The complexity is compounded by the convergence of three concurrent trends. Climate change causes an increase in natural disasters and drives people into urban areas. This, in turn, increases the risk of pandemics and potentially also fuels armed conflicts. In the new millennium, urban areas have become primary targets for humanitarian operations.
"International aid developed in an era when most of the population in third world countries lived in rural areas and suffered from famine caused by crop failures. Urban disasters call for a totally different set of skills and competencies," Lumme-Tuomala stresses.
Another factor behind the need for new competencies is the changed role of the aid recipients in the era of digitalization and globalization. "Previously, we might have thought that we are accountable only for our donors in Finland. Now we see that we are also accountable for the recipients of the aid we provide," Kumpula says.
Aid is no longer delivered to passive recipients but to skilled and knowledgeable people with their own demands, who are also participants in the aid operations themselves.
Leadership is horizontal: it involves discussion, networking, and negotiation."
"Like in many other industries, the need for good communication and interaction skills has increased. Leadership is no longer from the top down but horizontal: it involves discussion, networking, and negotiation," says Kumpula.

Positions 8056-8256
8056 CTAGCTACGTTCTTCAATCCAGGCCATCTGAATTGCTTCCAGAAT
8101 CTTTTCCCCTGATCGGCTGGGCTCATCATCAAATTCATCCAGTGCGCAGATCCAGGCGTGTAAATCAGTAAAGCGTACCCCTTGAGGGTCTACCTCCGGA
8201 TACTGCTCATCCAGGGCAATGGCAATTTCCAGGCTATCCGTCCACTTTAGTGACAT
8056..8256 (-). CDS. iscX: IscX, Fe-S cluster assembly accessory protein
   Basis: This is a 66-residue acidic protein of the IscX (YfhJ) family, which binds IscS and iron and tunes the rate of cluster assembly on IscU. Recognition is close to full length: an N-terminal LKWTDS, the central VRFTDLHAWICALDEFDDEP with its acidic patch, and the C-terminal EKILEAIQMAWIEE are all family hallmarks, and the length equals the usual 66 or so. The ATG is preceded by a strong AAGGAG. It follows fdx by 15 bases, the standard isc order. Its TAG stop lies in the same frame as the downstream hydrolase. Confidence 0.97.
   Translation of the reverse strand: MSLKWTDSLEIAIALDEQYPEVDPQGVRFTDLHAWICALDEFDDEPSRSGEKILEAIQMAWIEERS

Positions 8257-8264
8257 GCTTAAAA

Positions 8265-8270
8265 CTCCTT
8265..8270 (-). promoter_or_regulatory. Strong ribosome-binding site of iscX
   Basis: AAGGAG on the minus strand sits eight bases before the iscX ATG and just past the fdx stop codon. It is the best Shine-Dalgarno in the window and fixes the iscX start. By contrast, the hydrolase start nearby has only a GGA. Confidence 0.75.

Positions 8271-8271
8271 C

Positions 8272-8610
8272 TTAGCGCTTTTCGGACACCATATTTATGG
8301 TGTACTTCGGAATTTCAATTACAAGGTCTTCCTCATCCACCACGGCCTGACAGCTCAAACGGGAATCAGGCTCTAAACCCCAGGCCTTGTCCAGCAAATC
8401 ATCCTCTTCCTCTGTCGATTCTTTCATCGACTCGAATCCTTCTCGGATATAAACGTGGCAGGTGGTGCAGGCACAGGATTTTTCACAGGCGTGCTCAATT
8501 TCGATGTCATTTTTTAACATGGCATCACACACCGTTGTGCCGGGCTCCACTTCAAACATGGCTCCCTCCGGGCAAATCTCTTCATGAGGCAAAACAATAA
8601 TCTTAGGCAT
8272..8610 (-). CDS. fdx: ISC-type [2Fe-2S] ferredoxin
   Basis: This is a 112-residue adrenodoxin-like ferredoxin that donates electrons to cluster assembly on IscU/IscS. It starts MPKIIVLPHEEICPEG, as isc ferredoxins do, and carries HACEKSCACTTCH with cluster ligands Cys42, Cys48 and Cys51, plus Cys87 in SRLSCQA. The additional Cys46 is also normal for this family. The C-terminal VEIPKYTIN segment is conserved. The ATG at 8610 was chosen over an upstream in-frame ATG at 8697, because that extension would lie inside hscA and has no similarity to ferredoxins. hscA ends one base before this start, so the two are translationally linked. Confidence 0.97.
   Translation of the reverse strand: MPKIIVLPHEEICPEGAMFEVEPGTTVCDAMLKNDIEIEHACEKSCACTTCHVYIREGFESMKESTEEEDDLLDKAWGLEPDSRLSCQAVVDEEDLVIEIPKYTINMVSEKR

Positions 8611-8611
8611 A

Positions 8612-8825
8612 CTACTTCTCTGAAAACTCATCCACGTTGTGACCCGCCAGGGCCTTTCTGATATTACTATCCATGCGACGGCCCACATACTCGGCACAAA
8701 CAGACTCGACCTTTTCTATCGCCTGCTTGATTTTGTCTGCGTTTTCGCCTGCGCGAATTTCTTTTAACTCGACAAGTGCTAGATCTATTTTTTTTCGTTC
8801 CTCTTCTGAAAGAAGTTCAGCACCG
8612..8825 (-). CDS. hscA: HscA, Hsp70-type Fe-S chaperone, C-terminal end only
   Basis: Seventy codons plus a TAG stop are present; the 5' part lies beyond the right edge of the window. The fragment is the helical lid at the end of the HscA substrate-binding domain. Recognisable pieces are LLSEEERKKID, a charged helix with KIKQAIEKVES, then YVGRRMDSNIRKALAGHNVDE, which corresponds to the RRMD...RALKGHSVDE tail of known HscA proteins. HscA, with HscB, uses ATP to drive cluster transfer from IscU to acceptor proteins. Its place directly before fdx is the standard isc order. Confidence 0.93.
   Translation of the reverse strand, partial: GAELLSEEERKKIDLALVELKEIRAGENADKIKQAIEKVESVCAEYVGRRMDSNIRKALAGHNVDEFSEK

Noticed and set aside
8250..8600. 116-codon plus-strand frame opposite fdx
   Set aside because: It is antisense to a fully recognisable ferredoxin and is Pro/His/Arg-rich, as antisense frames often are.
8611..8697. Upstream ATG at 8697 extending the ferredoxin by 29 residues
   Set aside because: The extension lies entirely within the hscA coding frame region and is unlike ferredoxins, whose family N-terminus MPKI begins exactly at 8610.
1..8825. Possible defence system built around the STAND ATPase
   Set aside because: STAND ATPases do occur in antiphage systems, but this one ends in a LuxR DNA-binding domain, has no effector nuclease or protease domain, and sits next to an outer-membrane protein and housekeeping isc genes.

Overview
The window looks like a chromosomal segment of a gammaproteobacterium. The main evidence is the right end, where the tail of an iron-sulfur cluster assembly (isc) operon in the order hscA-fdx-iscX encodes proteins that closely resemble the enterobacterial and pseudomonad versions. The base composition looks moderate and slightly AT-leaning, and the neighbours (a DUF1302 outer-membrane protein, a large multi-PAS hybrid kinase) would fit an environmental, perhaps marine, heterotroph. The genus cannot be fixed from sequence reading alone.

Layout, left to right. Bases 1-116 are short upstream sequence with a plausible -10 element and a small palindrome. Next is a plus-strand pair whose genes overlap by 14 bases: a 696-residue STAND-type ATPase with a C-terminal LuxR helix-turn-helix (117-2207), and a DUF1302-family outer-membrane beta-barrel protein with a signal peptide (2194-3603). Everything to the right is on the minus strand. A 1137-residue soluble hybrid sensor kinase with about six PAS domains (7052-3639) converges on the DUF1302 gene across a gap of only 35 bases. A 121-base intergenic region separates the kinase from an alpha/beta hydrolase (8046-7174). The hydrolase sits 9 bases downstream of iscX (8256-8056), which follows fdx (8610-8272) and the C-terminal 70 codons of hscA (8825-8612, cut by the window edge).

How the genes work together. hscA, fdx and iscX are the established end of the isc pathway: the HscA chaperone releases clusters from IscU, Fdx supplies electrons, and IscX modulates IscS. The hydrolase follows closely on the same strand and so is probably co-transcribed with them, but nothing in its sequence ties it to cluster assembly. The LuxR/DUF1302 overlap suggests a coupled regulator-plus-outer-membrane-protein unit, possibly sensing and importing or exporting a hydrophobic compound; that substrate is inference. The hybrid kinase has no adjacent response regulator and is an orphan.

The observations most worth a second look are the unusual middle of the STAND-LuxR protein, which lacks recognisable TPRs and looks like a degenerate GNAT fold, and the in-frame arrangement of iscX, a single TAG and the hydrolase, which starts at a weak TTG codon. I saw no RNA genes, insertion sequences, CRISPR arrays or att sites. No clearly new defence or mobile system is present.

The humanitarian aid market is growing exponentially
The third change factor that Kumpula and Lumme-Tuomala mention is the increasing need for humanitarian aid. Charity has turned into big business.
"It's an industry that's growing exponentially. In 2015, the value of international humanitarian response reached US$ 28 billion," Lumme-Tuomala says.
The number of employees has also swelled in the last few years. Whereas in 2012 humanitarian aid organizations employed some 270,000 people globally, in 2015 the number had reached 450,000. Of the 450,000, approximately 145,000 were Red Cross and Red Crescent field staff, most of whom were employees of the national societies of countries of low income.
Tasks are varied and you must be able to work closely with extremely diverse teams."
"There is great diversity in skills. This is one of the peculiarities of humanitarian aid: tasks are varied and you must be able to work closely with extremely diverse teams," says Lumme-Tuomala.
In the corporate world, projects are generally relatively straight-forward, at least to start with. In disaster situations, we may lack information about the scale of the catastrophe, who else is there to help, and what resources are available.
"Usually we must make up the action plan when we still don't know how much funding we're going to get. We have an estimate of sorts, of course, but we can't wait for the actual financial decision," Kumpula says.